The kitten everyone wants to play chess against

From January 1st Chess.com – the main platform for playing chess online, very popular with both amateurs and professionals – introduced on the site five new chess engines that users can play against, each represented by a cat avatar. “Chess engines” is how the common artificial intelligence software that plays chess is called, often also called “bots”, i.e. those that are challenged when playing a game “against the computer”: Chess.com it has many, which usually differ according to the level of difficulty you want to play.

Among the new chess engines introduced by the site there is one that is attracting absolutely exceptional attentionand which apparently is bringing millions of people to the platform willing to compete with him: his creators called him Mittens and his avatar is a very harmless-looking kitten, but he is designed to beat his opponents in particularly wicked ways and was able to win against as well Grand masters (the most important award for chess players) and international champions competing for the world title.

In recent years, many new people have become passionate about chess, which is now a much more popular and followed sport than it was until not too long ago. Several factors have contributed to fueling this interest: starting from the very popular TV series The chess queenreleased on Netflix in 2020, up to the much discussed case involving the world champion Magnus Carlsen and 19-year-old chess player Hans Niemann, accused of cheating in a game in which he had beaten Carlsen himself.

– Read also: How can you cheat at chess

But nothing has worked as well as an attractive element as the Mittens bot: since it was introduced, Chess.com averaged 27.5 million games played per day, 40 percent more than the average day in any other month in the platform’s history. In December up Chess.com there had been a total of 609 million matches, and it had become by far the month with the most matches ever on the platform: in January it has already exceeded 850 million.

Every day millions of people enter the site just to challenge Mittens, almost always losing, and many talk about it in chess forums, on social networks and in dedicated videos on YouTube. A recent video by famed Grandmaster Hikaru Nakamura, titled “Bot Mittens Will Make You Quit Chess,” had 3.5 million views in just a few days.

Mittens is certainly not the first bot capable of beating the best chess champions in the world, indeed it has been for several decades now that human beings are no longer able to win against high-level chess engines: what is striking about him, if anything, is the way he wins and what he says in chats with his opponents, who in most cases only face him to see how they will be beaten, already taking into account what will happen.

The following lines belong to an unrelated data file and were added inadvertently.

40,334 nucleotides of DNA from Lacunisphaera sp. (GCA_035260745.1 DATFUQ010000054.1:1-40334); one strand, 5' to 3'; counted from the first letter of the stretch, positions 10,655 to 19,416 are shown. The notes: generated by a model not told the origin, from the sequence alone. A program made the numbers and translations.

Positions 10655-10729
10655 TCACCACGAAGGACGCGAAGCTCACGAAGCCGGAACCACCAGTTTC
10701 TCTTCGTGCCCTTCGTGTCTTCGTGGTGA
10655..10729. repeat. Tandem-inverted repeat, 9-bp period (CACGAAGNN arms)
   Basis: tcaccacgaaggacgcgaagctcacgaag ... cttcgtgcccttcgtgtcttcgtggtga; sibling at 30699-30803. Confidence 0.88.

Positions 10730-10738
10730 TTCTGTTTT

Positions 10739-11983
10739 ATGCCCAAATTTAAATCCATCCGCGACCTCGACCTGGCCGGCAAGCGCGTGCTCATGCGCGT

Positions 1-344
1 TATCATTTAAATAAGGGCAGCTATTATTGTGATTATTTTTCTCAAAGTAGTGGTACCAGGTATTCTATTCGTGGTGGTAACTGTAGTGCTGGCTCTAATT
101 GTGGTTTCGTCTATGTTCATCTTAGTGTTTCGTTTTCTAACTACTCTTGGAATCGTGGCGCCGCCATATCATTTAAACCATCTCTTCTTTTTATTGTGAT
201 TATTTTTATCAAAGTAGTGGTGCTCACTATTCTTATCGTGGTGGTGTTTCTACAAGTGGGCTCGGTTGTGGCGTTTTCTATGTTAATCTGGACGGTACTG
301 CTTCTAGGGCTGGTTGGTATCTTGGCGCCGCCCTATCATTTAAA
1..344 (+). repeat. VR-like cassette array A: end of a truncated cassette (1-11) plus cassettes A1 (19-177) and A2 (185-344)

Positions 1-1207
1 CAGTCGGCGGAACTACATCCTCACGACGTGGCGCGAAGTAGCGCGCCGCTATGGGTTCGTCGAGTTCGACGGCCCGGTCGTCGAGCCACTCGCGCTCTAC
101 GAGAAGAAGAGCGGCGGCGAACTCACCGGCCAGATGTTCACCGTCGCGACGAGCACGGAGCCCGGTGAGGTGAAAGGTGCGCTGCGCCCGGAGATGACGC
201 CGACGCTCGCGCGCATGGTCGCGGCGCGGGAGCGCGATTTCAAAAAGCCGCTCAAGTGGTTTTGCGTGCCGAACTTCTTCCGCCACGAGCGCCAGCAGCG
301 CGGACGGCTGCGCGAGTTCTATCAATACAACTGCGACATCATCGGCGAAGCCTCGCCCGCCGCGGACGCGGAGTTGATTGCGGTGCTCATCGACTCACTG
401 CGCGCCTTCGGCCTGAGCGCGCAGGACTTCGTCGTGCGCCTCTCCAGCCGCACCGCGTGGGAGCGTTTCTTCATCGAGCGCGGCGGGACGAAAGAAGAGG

The personality of a treacherous player that has been given to him then clashes in a mocking way with the harmless image of his avatar, effectively making him a perfect meme for the Internet: he is a kitten, that is the animal that, even in an ironic way, is now considered the most appreciated and shared onlinebut it is also a troll who provokes his opponents with what he says and what he does. Above all, it is a clear testimony of how chess has reached the general public in recent years, and how sport is no longer linked only to a small circle of extremely thoughtful and competent players.

– Read also: Why cats have invaded the internet

Whoever conceived and created Mittens did all this on purpose: initially Will Whalen, the student who had first had the idea, had simply thought of putting an incredibly strong robot behind the image of a harmless and cute being; it was then Sean Becker, who drove for Chess.com the group of people who took care of developing his personality, thinking of making him a provocative player without pity on his opponents.

Unlike what usually happens with bots Chess.com, right from the start his level of play was deliberately kept hidden, to fuel the mystery and curiosity about him. The games against him have been described as exhausting: instead of just winning quickly, Mittens always chooses a game strategy that involves long positional battles, and for this he often ends up demoralizing the opponents who face him. For this reason, his style of play has been compared to that of the Russian Grandmaster Anatoly Karpov, world chess champion in the 1970s and 1980s.

Also when he wins, or other times during the game, Mittens writes to his opponents often speaking through quotes from historical figures, such as the Dutch painter Vincent van Gogh, the German philosopher Friedrich Nietzsche or the theoretical physicist Robert Oppenheimerconsidered the “father of the atomic bomb”.

Hikaru Nakamura, who managed to equalize against him, commented: “This cat is extremely patient: which, I’m not going to lie, is quite annoying.” The well-known youtuber and international Master (the most prestigious position after Grand Master) Levy Rozman ironically commented: «This bot is a psychopath».



The kitten everyone wants to play chess against – Il Post